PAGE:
This weeks challenge on the Math(s) Twitter Blog ‘o’ Sphere is to check into one of the collaboration projects set up by Maths educators around the world (mostly in the US but at least one of which comes out of the UK), to explore a bit and reflect on what we find.

I’ve been lurking around the edges of Maths education blogs for a long time, so I remember a lot of these projects starting up. I’ve dropped in but for whatever reason I haven’t contributed much – I thought I’d use this as an opportunity to drop back in on one of them, namely 101questions which is a project of Dan Meyer.

Dan has done a lot of work thinking through 3 Act lessons. When I describe that work to others I talk about trying to get a picture or video that poses one key and interesting question that could be used as the launching point for a lesson or series of lessons. I talk about seeing lessons as stories with a beginning, middle and end, with possible sequels. I talk about using the digital projectors in our rooms to share digitally rich materials. I talk about having something beyond the answer key or my decision being the measure of correctness or success.

101questions is an online community set to pose videos and pictures to see what questions come up – to see if other people intuitively jump to the question you have in mind. The people posting the pictures or videos and the people suggesting questions are mostly Maths teachers but given that level of homogeneity, there is a great diversity in the types of answers that are given. You still get different questions in the classroom but this gives a good starting point to make sure you aren’t completely blindsided.

I have taken some of these and used them in the classroom. We’ve watched the video or examined the picture, come up with our questions, asked what information we might need to begin to solve that question and get stuck in doing some mathematics. It takes work to find an Act 2 (the information) or Act 3 for some of these problems which is where I have greatly appreciated the work of others doing this (I’ve benefited a lot from Dan and Andrew Stadel in particular). The site now has functionality to search for those resources that have lessons associated with them. I’m pretty sure this is new and will make it much more likely for me to use these in my lessons more often.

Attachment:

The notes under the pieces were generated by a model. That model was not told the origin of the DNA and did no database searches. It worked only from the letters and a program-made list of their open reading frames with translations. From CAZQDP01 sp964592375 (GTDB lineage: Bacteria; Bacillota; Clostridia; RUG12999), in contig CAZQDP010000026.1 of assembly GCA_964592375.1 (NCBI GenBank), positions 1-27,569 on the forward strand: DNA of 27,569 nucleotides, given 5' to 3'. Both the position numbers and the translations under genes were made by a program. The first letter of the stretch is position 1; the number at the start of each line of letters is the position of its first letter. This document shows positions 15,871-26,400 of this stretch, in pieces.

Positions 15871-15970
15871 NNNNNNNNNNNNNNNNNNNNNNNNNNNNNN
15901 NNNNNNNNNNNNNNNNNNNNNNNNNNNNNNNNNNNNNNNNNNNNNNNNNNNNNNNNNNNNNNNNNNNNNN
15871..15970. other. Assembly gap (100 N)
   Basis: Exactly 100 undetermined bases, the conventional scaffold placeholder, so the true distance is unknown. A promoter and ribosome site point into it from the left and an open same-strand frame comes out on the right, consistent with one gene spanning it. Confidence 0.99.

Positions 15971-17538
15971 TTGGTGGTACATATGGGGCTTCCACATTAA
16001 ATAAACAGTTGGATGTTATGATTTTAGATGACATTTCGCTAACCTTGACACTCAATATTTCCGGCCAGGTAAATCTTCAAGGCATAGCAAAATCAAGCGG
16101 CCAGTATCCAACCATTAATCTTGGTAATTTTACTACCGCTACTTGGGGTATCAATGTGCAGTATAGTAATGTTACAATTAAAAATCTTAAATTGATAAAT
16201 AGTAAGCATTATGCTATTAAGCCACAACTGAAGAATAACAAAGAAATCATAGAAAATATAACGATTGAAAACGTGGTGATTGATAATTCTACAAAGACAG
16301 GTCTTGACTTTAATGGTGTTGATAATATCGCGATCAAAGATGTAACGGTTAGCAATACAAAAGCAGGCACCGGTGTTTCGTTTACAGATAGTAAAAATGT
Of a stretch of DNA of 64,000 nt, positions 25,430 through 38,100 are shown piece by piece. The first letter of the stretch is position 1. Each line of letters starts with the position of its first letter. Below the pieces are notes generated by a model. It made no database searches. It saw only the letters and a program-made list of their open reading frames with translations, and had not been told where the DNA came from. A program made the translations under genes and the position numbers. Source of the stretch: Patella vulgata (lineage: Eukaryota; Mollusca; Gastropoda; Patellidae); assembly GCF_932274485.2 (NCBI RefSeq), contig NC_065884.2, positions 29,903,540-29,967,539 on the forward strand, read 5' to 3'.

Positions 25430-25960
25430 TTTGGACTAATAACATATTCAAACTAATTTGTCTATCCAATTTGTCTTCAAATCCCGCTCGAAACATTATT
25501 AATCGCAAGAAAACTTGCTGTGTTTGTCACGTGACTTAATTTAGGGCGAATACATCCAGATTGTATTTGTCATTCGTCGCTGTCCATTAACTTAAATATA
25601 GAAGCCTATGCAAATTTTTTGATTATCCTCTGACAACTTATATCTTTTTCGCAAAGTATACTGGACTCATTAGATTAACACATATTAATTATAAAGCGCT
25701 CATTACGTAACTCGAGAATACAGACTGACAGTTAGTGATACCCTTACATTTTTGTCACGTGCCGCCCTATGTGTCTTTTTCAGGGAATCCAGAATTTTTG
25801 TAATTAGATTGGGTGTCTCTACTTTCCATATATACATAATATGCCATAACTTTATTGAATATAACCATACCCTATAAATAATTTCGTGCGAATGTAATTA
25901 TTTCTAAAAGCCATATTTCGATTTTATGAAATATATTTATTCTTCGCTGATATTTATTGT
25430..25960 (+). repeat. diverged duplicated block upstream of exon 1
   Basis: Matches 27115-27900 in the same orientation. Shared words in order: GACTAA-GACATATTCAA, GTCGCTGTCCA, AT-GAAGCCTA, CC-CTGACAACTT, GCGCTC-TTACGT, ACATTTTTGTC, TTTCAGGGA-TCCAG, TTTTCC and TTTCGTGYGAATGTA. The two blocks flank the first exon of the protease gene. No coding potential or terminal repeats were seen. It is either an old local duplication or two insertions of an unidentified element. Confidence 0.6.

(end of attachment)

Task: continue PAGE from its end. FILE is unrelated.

I find that these problems are very engaging but not often fully mathematically rich. They do present problems that can be solved in a variety of ways but as we are aiming toward one key question most students are working to try find out the same thing. Maybe the sequels is where the juicy richness comes in – we could encourage pattern spotting and generalisations as students develop their own problems in our context.

Do you think 3 Act lessons are mathematically rich? Am I way off base here? Are there ways to make them more rich?

I spent some time on 101q last night. There are all levels of pictures that generate questions for me. My ‘first thought’ questions are more about the picture’s context than some math-y question, and I felt silly typing them, as if my q’s needed a bit more substance.

I could see how many of the pictures, with the right guiding instructions for students could fit into very rich tasks. The ‘with instructions’ being the key to the richness. I don’t mean the specific ‘do this, go here, what does this equal’ kind of instructions. Rich tasks need guide-ers of thinking: Oh that path looks interesting, why don’t you look at it from that angle, what would you need to support that, how could we prove/see/make that happen.

I have tagged 101q as one of my resources, and I am looking for contributions. Right now I would love to post the TED talk link to the video I tweeted about yesterday on.ted.com/hrE9 – there were some great math questions: the speaker compared our existence to sand dunes and even posted a picture with an angle mark drawn over it. He talked about the pressure of the wind against the pull of gravity. What would my students be able to pull out of that? Could the find other situations where those forces exist in tandem and calculate?

The other problem arose through his discussion of the weight of a particle. He compared it to the weight of a gram. Could my students find a way to compare everyday things in completely different ways, to foster a new understanding of comparisons in different terminology? Anyway, my point is that for a task to be rich, we must envision, as teachers, how something as simple as a picture or diagram can lead to speculation and present it as a mystery (or puzzle, or paradox) to be examined, discussed and wondered over by our students. We bring these gifts to our students and ask them to open them. And then watch, to see what they make of our gift. (Do you think I could post a whole TED talk, or should I just use screenshots of the two frames I liked?)

I have been following Dan’s work long before he started 101 questions and I think there is so much amazing stuff there. My frustration has always been the fact that I teach first graders. In some ways that means that everything they learn is immediately relevant and all around them in the world. In other ways it means that, because we are working on such basic, foundational skills, I find it hard to create questions as engaging as the ones on 101 questions. It has to be possible, but I haven’t discovered how to make it happen yet. (I was better at it when I taught 4th/5th grades.)

The site you reference, Nrich, states “On its own a rich task is not rich – it is only what is made of it that allows it to fulfil its potential,” when talking about rich tasks. I think that is true of any of the 3Act lessons (and I’m a huge fan of Dan Meyer and these lessons!). It’s how we use the problems in our classes that can make them rich or not. Thanks for reminding me of this!